US captain Zach Johnson blamed a flu bug which has swept through his team for their calamitous opening day showing at the Ryder Cup. Johnson claimed several of his players have been laid low this week at Marco Simone and their performances have suffered on the back of it.
“The bottom line is there’s been some unforeseen things that we’ve had to navigate around in the sense of health. It’s not an excuse, because we have depth, but I’ll just say I’m grateful we have a team doctor,” said Johnson.
“We have got some congestion and some just signs of things that are unfortunate. It has spread through my team. We’re just fighting things internally. It’s kind of passed around a little bit – caddies, players.
“It’s one of those where sometimes the energy is probably a little low, but the ability and desire to go out and play is still there. Every one of them still wants to play every match, which is encouraging. Guys are fighting and playing regardless. I mean I’m proud of those boys the way they came out.”
However, former European captain Paul McGinley put the USA’s no-show down to their slack preparation for the contest.
“You’re going into the cauldron. This is about character and it’s about performing under a huge amount of stress and being prepared. Nine of the American players have not played since the FedExCup. Would any of those nine players go into a major championship without playing the four weeks before?” said McGinley.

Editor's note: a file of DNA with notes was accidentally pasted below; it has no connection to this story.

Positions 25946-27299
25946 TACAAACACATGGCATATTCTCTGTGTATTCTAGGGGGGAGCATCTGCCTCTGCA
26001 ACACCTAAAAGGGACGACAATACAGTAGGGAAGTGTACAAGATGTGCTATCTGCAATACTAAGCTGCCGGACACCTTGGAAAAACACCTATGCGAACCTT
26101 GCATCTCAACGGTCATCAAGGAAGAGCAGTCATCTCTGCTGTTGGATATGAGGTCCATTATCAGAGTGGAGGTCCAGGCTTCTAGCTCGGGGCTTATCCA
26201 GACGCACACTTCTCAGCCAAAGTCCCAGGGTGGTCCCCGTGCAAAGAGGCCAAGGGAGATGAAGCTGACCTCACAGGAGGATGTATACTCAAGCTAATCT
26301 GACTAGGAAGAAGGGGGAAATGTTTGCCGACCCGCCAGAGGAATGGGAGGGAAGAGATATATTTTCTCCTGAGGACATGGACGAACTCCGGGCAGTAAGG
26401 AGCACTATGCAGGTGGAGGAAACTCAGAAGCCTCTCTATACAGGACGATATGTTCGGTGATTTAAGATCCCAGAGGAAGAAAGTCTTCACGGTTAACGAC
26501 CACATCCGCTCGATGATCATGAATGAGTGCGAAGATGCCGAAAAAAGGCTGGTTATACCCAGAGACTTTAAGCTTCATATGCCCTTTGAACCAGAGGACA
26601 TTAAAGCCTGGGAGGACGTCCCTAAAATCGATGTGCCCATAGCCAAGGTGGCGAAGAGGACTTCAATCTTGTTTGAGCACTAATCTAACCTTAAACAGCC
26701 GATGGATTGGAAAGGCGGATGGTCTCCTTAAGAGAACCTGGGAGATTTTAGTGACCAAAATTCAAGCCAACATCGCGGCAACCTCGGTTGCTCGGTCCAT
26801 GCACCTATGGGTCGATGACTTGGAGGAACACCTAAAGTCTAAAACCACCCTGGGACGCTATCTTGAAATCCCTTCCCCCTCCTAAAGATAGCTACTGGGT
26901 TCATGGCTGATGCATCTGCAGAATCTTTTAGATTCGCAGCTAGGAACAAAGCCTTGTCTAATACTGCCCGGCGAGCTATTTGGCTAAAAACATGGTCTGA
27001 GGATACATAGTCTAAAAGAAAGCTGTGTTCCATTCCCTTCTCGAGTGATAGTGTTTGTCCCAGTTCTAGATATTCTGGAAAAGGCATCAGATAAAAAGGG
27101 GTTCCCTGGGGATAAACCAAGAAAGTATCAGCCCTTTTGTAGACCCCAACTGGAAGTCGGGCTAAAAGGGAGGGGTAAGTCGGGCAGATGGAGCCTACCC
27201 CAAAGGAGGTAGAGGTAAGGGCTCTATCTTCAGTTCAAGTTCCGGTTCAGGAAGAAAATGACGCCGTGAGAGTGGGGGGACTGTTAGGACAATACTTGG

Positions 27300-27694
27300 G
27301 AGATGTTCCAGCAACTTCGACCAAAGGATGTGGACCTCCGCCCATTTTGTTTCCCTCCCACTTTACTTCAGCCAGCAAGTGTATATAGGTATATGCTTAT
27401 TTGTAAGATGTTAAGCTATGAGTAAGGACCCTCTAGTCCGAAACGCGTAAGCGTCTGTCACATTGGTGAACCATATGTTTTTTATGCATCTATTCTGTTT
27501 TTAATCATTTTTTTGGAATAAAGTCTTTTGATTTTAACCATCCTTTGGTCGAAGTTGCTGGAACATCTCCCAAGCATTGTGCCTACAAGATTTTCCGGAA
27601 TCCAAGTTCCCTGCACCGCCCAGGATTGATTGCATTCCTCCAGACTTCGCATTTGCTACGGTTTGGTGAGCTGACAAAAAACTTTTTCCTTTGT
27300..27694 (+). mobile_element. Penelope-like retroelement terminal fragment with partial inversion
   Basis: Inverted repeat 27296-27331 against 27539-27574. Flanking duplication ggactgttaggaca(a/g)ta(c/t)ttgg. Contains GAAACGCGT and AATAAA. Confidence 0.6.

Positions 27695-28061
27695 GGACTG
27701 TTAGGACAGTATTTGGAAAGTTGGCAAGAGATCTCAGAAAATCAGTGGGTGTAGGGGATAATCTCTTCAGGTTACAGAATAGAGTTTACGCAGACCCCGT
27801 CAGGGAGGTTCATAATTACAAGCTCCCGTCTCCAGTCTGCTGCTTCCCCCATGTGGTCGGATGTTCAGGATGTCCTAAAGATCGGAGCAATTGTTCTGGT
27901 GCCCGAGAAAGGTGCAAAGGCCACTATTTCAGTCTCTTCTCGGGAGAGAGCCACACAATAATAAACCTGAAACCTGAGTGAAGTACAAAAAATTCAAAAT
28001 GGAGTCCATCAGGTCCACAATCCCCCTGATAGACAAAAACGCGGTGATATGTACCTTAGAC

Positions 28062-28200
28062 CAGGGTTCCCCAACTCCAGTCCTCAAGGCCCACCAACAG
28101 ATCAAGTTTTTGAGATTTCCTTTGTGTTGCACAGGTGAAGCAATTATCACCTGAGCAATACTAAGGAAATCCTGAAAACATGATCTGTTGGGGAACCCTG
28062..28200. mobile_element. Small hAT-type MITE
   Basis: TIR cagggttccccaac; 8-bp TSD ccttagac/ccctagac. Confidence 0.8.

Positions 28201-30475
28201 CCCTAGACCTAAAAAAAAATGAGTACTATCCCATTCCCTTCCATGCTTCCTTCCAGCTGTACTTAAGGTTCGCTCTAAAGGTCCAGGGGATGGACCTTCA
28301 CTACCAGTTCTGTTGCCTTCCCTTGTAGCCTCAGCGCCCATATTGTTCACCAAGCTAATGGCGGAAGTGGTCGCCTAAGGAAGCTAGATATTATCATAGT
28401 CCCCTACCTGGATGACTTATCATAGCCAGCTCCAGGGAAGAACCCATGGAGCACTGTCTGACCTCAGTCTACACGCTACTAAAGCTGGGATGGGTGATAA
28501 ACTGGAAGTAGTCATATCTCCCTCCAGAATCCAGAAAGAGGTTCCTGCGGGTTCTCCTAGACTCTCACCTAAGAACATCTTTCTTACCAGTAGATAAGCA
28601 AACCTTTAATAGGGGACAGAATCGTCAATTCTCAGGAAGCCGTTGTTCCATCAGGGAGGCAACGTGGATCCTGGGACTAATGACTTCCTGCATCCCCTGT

Meanwhile, Johnson insisted rustiness was not a factor. “I don’t know if it’s fair to go one way or the other on that,” he said. “We’ve seen success when you do play into big tournaments, whether it’s a major or a Ryder Cup or whatever. We’ve also looked at and found success with a lot of rest off. There’s something to be said about rest and recovery and preparation, too.”
But ex-Ryder Cup player Andrew Coltart dismissed his defence. “I have a massive question, and Zach Johnson is going to get hit with this,” Coltart told Sky Sports.
“Who on earth in their right mind thinks the best way to prepare for a Ryder Cup is to take five weeks off? Nine of the 12 American players took five weeks off. That’s disgraceful.
“We thought, two years ago, that they were going to be in this for the long haul – 10 years of domination. But their team has been a little bit depleted… and our top players didn’t pitch up at Whistling Straits. Today that’s exactly what they did do.”